Home » Posts tagged 'surface functionalization'
Tag Archives: surface functionalization
Canada Makes is pleased to have had the chance for a one-on-one interview with David Muir of Canada’s National Research Council (NRC). David shares with us his vision and plans for the London NRC.
The NRC is the Government of Canada’s largest research organization supporting industrial innovation, the advancement of knowledge and technology development. For more than a hundred years, NRC has pushed the boundaries of science all the while working with industry to help shape Canada’s future.
David Muir earned his B.Sc and Ph.D. in Chemistry from the University of Western Ontario, in London Canada, with his doctoral research focused in synthetic organic chemistry. He completed a postdoctoral fellowship with the University of Alberta in Edmonton, Canada in natural product chemistry.
David joined 3M Canada in London, Canada in 1996, gaining technical and management experience in Research and Development in several industrial sectors. He served as Integration Manager in the acquisition of a Canadian company, in which he held senior level management responsibilities in Operations, Finance, and R&D. David was then appointed into business management roles in the Healthcare sector, including Food Safety and Infection Prevention Divisions.
Dr. Muir joined the National Research Council in July 2015 as Director of R+D for the London, Ontario facility within NRC’s Automotive and Surface Transportation portfolio.
Tells us about the NRC, particularly the London NRC that you head?
The National Research Council of Canada is our national Research and Technology organization. NRC is over 100 years old, and has a very proud heritage of significant developments such as steam locomotives designed for the Canadian climate, Canola oil, the crash position indicator, electric wheelchair, and recently 100% biofuel filled flights. Our mandate is to support the Canadian economy through innovation in science and technology. NRC London, on the grounds of Western University, opened in 1997 primarily to support the manufacturing and construction industries. The construction activities across Canada were consolidated in Ottawa around 2010, and so our focus is manufacturing, particularly in the Automotive sector. We have a 75 000 sq ft facility, combined offices, labs, 2 automotive bays and a 10 ton crane high bay.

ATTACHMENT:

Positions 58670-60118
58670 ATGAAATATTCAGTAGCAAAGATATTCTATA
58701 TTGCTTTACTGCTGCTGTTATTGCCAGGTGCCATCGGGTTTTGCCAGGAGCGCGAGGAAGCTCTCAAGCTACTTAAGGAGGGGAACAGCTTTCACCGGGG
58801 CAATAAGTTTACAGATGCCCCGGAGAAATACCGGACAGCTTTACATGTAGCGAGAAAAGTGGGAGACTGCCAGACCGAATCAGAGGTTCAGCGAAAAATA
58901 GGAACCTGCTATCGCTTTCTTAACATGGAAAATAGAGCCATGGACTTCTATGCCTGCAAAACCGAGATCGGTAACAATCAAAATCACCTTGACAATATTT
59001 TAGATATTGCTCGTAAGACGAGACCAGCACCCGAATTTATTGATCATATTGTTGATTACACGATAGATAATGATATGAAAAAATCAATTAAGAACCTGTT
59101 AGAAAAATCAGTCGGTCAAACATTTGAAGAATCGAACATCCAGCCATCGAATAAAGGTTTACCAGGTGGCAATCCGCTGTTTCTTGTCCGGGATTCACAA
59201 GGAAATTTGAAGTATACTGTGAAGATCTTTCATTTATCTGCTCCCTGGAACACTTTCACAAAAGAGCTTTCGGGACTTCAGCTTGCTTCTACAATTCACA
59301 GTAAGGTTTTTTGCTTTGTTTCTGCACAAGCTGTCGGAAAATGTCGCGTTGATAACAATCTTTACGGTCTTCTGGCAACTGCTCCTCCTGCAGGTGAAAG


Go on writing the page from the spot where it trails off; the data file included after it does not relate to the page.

What should the new NRC “labs” be?
Our new labs will allow us to support and grow our research and development in Additive Manufacturing, Microfabrication, Specialty Coatings and Functional Surfaces. We will also be creating new space and capability for R+D in Mechatronics and Control Systems as well as Engineering Data Analytics. Finally, since we have had significant industry feedback regarding demonstration and integration of technology, we will be creating facilities that can enable whole vehicle and digital factory level scale.
The so-called “Factory of the Future,” tell us about the progression you have seen to get where you are now?
When I arrived at NRC London 3 years ago, investment in our facility to support advanced manufacturing had just been announced. We polled industry quite exhaustively for their needs, and held workshops to validate our findings. This feedback told us to focus on applications for digital manufacturing and connected/autonomous vehicles. Within these applications, we heard very strong needs in key technological domains, as well as a facility that can integrate technology at a full vehicle or factory demonstration level. Additionally, we heard clearly that we need to create a facility that is collaborative in which private, public and academic sector can work together to solve pressing challenges. So with this feedback, we set out to renovate our facility, hire scientists and engineers and acquire equipment that incorporate these needs. I am pleased to report that this facility is now substantially complete and we are preparing for an opening in the fall.
How do you see the NRC’s place in helping companies adopt and use the applications and concepts of Industry 4.0.
First of all, our goal is to help companies de-risk implementation of new technology. I see several means by which we can do this – expertise to advise on technology, a demonstration facility to show new technology in use at a scaled-up level, a platform for industry to trial their own process before implementing, use cases for new applications of technology, and research into new areas. Industry for example has fed back that they have heard a lot about digital manufacturing or Industry 4.0, but they cannot visualize or understand how to implement. An additional benefit that clients can leverage at NRC London is access to the full breadth of the NRC. We are a relatively small facility, however, we can help clients access the >3000 employees of the NRC.
Will you focus on any particular advanced technologies? If yes what and why?
NRC London has created very strong and world recognized capabilities in additive manufacturing, microfabrication and surface functionalization. We will continue to develop in these areas as they continue to be of strong interest to industry. In addition, industry feedback has shown 2 major areas for focus, Mechatronics and Control Systems as well as Engineering Data Analytics. Finally, integration of technology for connected/autonomous vehicles and digital manufacturing will be a skillset employing hard/software interoperability, autonomous systems, cybersecurity and communications.
Where do you see this initiative having its biggest impact?
We see impact to manufacturers of all size in Canada. Companies interested in new technology or adoption of technology related to digital manufacturing and/or connected/autonomous vehicles.
Thank you David.